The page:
The American Sentence

The American Sentence form was invented by Allen Ginsberg and introduced to me via Our Lost Jungle. (Khara House)

Here are the rules copied from her site:

“This form, invented by Allen Ginsberg, is simply a variation of the haiku. The rules of an American Sentence are very simple. The poem is one sentence, 17 syllables long. That’s it. If you can write a haiku, you can write an American Sentence, though it would also be fair to argue it’s a little more challenging because while haiku don’t have to be complete sentences, American Sentences … well, kind of obviously do.”

Here are some examples that I came up with. My thought is that these are great poem starters, fillers, and endings contained in a single thought. Just like that sentence.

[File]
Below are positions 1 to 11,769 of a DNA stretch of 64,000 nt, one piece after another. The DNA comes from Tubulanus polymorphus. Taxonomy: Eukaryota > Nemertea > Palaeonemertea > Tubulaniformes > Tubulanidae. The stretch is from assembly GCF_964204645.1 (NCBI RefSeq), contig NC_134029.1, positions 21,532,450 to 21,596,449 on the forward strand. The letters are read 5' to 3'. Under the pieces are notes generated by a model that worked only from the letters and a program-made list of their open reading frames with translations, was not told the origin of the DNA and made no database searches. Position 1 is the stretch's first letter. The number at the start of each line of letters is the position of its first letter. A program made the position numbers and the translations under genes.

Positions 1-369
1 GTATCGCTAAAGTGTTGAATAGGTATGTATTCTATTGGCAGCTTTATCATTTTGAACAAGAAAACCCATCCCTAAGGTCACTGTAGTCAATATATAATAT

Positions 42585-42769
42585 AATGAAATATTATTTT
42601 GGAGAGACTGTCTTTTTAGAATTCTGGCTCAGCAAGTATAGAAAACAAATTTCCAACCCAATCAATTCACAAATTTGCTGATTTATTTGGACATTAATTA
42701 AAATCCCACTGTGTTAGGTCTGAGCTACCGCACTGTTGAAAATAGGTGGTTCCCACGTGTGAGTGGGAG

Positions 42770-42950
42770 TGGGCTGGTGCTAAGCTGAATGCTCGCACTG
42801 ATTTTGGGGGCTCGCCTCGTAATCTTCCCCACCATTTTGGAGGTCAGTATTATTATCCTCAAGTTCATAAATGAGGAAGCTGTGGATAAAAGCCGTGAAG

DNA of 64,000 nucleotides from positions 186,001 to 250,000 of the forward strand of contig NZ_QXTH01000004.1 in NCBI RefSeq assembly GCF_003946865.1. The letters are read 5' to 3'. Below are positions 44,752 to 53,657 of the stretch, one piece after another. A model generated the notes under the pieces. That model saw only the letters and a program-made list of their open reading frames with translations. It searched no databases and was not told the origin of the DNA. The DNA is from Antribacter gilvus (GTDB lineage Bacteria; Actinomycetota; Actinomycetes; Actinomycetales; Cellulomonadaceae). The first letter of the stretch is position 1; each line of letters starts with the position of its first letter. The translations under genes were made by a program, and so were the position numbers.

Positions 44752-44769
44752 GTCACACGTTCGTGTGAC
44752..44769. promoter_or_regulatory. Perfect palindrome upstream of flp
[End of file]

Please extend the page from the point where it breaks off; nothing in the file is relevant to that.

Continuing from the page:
“Salmonella lesson”

 Who knew a tainted cantaloupe could force me to sit and write all day.

   * * *

 “Same old same old”

 I dip my hand into the prayer bucket and find yesterday’s egg wash.

* * *

“Curiosity speaks”

 A stranger’s glance and pointed finger prompted this poem I write, right now.

* * *

“A weary husband”

 If this ragged man did not build it, then how did he get all those scars?

 * * *

“Just for us” 

I will travel west until the end, to find some empty space for us.

* * *

 

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2 thoughts on “The American Sentence

  1. Pingback: Futile Fixation | consciouscacophony

  2. Pingback: American Haiku: Moon Shine | Bastet and Sekhmet's Library

Speak to me of thoughts unspoken.

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